The heritage and excursion railroad was begun in 1983 by a group of volunteers who wanted to preserve a scenic section of the former Fort Dodge, Des Moines and Southern Railroad (FDDMS). The original track was built in the 1890s and electrified in 1907. After massive flooding damaged the power plant (located at Fraser, Iowa) providing electricity to the line in 1954, the railroad soon turned to diesel equipment to pull its trains. The Chicago & North Western (CNW) purchased the entire FD|DMS system in 1968. Shortly after acquiring the line, the Chicago & North Western began to place portions of it up for abandonment. In 1983, an 11-mile (18 km) section of the line was purchased by the Boone Railroad Historical Society, and its 2254 charter members, for $50,000. The stretch of track winds through the Des Moines River Valley and across a 156-foot (47.5 m) tall bridge spanning Bass Point Creek, a tributary of the Des Moines River. The line runs from Boone, through the old coal mining town of Fraser, and ends at the site of the former junction with the Minneapolis and St. Louis Railway at Wolf.
The railroad, an immediate success, has expanded regularly since its founding. A depot was dedicated in 1985. Today, more than 30,000 visitors take a ride on one of the regular or special event trains, including Thomas the Tank Engine (September), the Pumpkin Express (October), and Santa Express (weekends between Thanksgiving and Christmas) that features a book written and illustrated especially for the trip. Dining cars are reserved for special dinner trains.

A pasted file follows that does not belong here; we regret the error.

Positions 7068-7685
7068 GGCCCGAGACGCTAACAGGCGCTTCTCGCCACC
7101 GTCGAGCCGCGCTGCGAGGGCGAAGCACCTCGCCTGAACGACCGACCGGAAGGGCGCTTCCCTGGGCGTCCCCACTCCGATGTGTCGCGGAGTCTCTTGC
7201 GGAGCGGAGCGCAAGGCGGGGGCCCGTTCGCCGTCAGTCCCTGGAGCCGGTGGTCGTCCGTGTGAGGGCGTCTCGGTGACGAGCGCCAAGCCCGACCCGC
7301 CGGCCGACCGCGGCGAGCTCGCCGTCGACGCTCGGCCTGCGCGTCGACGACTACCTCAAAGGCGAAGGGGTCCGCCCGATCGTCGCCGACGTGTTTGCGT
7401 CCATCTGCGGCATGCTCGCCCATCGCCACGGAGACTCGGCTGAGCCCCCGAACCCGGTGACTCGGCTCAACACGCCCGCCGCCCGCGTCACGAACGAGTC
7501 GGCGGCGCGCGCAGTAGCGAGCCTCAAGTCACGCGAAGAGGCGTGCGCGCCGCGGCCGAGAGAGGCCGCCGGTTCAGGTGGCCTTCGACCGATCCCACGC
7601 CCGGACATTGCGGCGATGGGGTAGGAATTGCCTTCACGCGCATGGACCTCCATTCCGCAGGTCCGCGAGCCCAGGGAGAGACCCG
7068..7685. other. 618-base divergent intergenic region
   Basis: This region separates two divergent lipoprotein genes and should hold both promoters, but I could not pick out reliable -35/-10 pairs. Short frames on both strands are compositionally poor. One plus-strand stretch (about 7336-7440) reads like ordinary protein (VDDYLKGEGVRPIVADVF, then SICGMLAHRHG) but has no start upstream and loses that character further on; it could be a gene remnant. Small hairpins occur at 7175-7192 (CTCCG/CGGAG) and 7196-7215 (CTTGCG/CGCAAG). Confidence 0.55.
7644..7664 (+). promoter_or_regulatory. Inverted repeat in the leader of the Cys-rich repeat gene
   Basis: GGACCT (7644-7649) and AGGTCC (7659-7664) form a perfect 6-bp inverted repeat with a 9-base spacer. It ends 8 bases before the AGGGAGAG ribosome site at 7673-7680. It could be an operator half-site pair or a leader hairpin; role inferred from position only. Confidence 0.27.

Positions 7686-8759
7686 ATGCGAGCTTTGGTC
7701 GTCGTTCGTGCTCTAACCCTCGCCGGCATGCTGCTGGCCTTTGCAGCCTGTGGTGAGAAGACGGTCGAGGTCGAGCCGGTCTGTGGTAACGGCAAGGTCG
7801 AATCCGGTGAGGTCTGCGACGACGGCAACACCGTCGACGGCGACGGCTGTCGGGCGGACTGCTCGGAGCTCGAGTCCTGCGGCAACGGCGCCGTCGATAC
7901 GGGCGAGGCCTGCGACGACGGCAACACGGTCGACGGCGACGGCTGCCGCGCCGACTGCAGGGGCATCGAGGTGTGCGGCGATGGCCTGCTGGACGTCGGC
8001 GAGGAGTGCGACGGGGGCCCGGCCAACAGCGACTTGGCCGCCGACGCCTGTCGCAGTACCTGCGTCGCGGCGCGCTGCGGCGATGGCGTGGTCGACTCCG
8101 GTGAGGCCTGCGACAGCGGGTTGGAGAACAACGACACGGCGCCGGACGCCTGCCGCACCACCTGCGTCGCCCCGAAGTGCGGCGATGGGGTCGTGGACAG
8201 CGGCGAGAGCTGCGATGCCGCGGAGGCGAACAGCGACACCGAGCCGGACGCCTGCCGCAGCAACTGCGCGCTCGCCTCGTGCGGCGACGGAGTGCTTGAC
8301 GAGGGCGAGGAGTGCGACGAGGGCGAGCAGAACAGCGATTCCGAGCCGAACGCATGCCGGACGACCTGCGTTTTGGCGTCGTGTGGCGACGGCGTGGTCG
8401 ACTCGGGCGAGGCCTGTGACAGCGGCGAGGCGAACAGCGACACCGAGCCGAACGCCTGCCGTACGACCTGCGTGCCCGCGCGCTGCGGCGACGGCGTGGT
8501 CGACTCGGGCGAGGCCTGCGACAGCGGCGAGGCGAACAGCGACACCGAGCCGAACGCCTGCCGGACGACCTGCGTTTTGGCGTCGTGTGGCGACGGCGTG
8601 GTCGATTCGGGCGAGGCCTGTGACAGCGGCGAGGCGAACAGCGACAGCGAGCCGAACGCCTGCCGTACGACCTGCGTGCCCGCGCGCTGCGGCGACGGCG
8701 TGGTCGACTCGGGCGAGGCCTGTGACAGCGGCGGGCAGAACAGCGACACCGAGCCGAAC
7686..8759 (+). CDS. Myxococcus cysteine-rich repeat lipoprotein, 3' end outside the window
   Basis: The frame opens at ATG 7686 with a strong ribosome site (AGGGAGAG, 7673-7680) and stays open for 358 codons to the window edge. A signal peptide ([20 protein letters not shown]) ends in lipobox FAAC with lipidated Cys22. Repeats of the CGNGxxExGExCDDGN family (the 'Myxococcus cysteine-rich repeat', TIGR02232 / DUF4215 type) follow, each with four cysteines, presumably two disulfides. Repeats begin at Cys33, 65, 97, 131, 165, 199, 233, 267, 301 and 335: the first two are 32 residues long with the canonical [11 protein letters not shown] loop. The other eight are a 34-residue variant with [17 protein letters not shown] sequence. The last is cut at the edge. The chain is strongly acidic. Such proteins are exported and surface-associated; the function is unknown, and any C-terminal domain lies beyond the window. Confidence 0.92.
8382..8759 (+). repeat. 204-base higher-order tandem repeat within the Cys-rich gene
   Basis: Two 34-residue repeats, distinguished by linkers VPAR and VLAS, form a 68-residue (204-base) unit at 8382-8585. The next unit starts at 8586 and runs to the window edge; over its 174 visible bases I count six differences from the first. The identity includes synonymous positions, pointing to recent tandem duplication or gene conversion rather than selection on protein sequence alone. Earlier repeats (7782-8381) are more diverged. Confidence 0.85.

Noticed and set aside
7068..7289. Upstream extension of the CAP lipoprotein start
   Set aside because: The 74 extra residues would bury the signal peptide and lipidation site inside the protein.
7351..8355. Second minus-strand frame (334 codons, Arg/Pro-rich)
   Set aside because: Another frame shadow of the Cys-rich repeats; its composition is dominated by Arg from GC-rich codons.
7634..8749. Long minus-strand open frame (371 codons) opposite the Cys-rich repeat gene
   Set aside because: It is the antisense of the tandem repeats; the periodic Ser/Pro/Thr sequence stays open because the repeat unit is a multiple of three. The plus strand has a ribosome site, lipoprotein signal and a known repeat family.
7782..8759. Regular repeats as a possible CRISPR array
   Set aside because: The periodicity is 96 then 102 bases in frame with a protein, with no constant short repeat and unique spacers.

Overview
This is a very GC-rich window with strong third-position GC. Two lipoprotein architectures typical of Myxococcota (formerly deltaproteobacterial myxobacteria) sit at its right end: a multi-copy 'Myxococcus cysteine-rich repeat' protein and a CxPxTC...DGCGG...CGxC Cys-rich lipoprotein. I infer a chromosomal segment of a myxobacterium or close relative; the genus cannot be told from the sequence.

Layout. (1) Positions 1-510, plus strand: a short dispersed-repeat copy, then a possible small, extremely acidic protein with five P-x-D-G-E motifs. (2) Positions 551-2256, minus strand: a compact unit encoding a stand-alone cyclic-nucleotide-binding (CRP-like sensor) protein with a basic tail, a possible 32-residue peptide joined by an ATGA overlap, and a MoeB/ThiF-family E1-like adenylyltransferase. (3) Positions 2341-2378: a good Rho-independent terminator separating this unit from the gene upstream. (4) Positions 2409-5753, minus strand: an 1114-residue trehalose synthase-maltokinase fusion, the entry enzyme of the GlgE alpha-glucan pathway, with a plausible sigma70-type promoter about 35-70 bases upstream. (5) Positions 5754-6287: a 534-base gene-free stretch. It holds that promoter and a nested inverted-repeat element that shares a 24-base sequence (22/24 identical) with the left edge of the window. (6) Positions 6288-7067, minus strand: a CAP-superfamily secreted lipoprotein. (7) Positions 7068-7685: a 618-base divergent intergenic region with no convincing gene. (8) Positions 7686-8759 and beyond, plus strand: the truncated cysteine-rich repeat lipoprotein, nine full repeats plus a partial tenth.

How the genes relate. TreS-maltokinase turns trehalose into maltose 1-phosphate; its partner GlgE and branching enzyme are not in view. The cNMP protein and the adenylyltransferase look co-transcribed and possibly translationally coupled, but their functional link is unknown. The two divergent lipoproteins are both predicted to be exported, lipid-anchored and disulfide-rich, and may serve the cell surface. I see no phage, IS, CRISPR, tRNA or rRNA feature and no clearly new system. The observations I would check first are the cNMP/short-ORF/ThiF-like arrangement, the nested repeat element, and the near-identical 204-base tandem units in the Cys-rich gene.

The James H. Andrew Railroad Museum and History Center was added to the existing depot and dedicated in 2012. It displays and preserves thousands of Iowa railroad artifacts and memorabilia such as track equipment, toy trains, dining car china, timetables, photos, lanterns, and telegraph equipment. The museum hosts special exhibitions, maintains a research library, and has a small theater/conference room.
The railroad owns numerous locomotives and dozens of cars.
One of the railroad's steam engines, former COER CLC 2-8-0 #17, is most widely known for holding the historic title as the last operating common carrier steam locomotive in America. Purchased on February 9, 1987 it currently sits on display and is still painted with the CO&E's classic pyramid logo.  Albeit in poor condition due to sitting outside.
In the late 1980s the railroad also acquired one of the last new 2-8-2 Mikado steam locomotives built in China ( China Railways JS number 8419, cost $335,000). The locomotive powers the museum's 1920's excursion trains on Saturdays, Memorial Day Weekend through October 31.
The railroad also runs a short trolley ride and has begun to do light freight switching at Boone industries in recent years. Its station is located just one block from the Union Pacific Railroad mainline.
- Railpictures.net Photograph CO&E Steam Locomotive #17 On Display
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